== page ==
well-embedded with Rallidae and not a subfamily. The 8 African
flufftails are shown — they are the small dimorphic birds
(chestnut-headed males, gray-headed females) that cover much of the
plate. The Gray-throated Rail Canirallus oculeus is shown at
top right — clearly a much larger rail-like bird than the flufftails.
[Two other large rails in second row are still rails.] The plate does
not show Madagascar Flufftail, nor two species of Canirallus in Madagascar (Madagascan Wood Rail C. kioloides and the newly-discovered Tsingy Wood Rail C. beankaensis).
Flufftails shown on the plate are White-winged Flufftail (2nd row); Red- chested S. rufa, Chestnut-headed S. lugens, and Striped S. affinis (3rd row); and Streaky-breasted S. boehmi, Buff-spotted S. elegans, and White-spotted (bottom row).
one time (e.g., Urban et al. 1986) there were hypotheses that
flufftails might be related to the forest-dwelling, chestnut-headed
small rails in genus Rallicula in New Guinea. The do
superficially look similar in color, size, and habitat preferences.
Molecular evidence did not support this hypothesis. Still, there is
relatively little known about the secretive members of the
newly-created Sarothruridae, and much more to be learned.
Photos: David Hoddinott photographed the elusive White-spotted Flufftail Sarothrura pulchra at Antwikwaa, Ghana, in Dec 2013 (where I saw a pair a year later, perhaps including this individual; photo courtesy of Rockjumper Tours).
Photo © David Hoddinott / Rockjumper Tours, and used with permission; all rights reserved.
Family Book: Rating:
Ripley, S. Dillon. 1977. Rails of the World: A Monograph of the Family Rallidae. David R. Godine, Boston.
were traditionally considered to be rails, and so they covered in this
tome. This is a big serious monograph in a 19th century style. At 7.5
lbs and 10x14 inches in size, it is hard to use. It has large type and
lots of white space. There are 41 color plates by J. Fenwick Lansdowne,
and a lengthy appendix on fossil rails by Storrs Olson. At its time
(1977) it was authoritative. And, in many respects, still useful. Each
subspecies is described in detail; range maps help understand
distribution even at the subspecific level; and where there is a
painting of a rail, it is reproduced in large format and good detail. A
scattering of black-and-white photos are also a nice touch, as they
often show difficult species. Yet, in 1977, flufftails and allies were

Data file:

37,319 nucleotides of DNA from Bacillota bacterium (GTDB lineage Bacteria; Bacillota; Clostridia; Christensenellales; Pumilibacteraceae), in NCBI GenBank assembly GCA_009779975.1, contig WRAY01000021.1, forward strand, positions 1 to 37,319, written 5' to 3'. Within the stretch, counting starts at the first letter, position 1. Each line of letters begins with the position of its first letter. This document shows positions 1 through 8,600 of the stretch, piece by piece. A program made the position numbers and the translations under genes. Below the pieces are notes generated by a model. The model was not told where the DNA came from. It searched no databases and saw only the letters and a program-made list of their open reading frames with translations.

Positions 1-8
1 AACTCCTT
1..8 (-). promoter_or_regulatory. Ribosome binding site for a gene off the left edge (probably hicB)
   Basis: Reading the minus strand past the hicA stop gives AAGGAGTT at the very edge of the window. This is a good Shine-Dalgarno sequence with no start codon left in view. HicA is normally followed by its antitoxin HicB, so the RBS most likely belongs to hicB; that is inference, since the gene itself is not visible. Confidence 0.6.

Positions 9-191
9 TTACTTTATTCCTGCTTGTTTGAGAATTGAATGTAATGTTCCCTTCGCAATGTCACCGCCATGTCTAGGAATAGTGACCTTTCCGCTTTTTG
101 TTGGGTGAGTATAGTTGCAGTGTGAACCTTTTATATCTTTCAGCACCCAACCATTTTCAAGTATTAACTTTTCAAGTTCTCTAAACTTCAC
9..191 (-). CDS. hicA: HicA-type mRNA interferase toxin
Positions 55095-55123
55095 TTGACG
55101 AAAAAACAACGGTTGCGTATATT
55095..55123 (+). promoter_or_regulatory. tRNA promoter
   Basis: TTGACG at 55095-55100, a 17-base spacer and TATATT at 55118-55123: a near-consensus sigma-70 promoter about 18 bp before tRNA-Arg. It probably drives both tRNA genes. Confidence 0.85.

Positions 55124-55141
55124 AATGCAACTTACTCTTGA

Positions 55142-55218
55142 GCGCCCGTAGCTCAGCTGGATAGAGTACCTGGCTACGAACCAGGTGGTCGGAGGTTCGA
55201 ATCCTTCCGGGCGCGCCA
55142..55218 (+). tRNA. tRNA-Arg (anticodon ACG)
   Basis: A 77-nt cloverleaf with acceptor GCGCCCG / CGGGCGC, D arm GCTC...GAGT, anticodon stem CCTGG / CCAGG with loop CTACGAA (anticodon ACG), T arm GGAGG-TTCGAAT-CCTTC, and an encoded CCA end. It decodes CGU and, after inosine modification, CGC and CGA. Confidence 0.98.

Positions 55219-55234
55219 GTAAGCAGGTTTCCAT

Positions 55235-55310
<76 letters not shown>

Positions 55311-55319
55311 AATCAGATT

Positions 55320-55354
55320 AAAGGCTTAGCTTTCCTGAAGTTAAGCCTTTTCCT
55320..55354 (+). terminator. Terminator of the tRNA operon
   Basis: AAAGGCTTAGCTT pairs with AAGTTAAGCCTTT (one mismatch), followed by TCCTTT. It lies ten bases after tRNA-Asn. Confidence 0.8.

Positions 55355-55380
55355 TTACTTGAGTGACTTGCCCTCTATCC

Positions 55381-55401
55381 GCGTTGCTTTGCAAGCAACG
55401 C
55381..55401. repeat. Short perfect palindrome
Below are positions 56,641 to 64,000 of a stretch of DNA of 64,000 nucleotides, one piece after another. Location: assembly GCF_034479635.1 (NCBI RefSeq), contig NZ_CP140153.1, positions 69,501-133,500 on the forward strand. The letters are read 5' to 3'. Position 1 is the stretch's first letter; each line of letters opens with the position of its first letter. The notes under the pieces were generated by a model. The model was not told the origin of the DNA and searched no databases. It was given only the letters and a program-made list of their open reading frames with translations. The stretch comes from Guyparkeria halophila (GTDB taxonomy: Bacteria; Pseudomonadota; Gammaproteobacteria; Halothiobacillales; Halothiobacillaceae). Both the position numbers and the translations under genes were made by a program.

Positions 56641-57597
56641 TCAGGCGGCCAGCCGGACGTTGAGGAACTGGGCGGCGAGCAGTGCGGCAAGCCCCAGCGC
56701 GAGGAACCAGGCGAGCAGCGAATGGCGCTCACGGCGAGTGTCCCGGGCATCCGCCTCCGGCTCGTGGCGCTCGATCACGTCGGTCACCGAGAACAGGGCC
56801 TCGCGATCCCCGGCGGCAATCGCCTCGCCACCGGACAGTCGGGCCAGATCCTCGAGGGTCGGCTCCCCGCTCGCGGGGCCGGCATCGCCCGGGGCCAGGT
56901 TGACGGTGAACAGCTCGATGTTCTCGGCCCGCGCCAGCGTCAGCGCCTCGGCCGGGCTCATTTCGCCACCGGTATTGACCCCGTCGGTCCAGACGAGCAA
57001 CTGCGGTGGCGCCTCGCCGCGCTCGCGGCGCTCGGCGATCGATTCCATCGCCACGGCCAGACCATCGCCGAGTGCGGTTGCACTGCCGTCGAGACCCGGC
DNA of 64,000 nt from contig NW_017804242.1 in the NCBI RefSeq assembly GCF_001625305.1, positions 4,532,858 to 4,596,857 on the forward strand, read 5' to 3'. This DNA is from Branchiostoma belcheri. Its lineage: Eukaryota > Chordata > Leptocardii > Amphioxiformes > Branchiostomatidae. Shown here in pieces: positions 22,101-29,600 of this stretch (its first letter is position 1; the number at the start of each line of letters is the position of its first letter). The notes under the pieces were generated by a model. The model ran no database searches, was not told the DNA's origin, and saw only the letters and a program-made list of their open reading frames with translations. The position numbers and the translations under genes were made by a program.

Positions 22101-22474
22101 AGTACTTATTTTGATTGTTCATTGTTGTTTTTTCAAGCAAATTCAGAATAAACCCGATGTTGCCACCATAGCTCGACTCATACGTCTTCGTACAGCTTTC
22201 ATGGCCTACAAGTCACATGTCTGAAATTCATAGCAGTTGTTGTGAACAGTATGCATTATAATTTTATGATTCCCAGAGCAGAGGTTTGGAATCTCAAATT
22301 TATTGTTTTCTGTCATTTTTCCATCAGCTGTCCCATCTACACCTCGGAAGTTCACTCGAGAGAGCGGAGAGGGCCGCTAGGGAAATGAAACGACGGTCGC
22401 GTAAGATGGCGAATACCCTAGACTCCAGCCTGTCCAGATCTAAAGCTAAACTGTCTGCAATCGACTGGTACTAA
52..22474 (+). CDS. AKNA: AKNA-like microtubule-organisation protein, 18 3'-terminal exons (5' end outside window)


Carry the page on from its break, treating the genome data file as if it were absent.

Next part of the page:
very secretive, hard to study, and almost nothing was known about their
Obviously, at nearly 40 years old, the
taxonomy of my species has changed, and relationships derived from
other means have been proven false through molecular studies. Still, it
is an old 'classic' and still valuable. Equally obvious, that
The Rallidae chapter in Handbook of the Birds of the World
(Taylor 1996), which also included flufftails and allies, supplements
this older text, and is full of fabulous plates and photos.
García-R, J.C., G.C. Gibb, and S.A. Trewick. 2014. Deep global
evolutionary radiation in birds: Diversification and trait evolution in
the cosmopolitan bird family Rallidae. Mol. Phylog. Evol. 81: 96–108.
S.J., R.T. Kimball, S. Reddy, R.C.K. Bowie, E. L. Braun, M. J. Braun,
J.L. Chojnowski, W. A. Cox, K.-L. Han, J. Harshman, C.J. Huddleston,
B.D. Marks, K.J. Miglia, W.S. Moore, F.H. Sheldon, D.W. Steadman, C. C.
Witt, and T. Yuri. 2008. A phylogenomic study of birds reveals their
evolutionary history. Science 320: 1763-1768
Sibley, C.G., and J.E. Ahlquist. 1986. Reconstructing bird phylogeny by comparing DNAs. Sci. Amer. 254: 82-92.
C.G., and J.E. Ahlquist. 1990. Phylogeny and Classification of Birds: a
Study of Molecular Evolution. Yale Univ. Press, New Haven, CT.
Taylor, P.B. 1996. Family Rallidae (Rails), pp. 108 –209 in Handbook of the Birds of the World (del Hoyo, J., A. Elliott & J. Sargatal, eds). Vol. 3. Lynx Edicions, Barcelona, Spain.
Urban, E.K., C.H. Fry, and S. Keith. 1986. The Birds of Africa. Vol. 2. Academic Press, New York.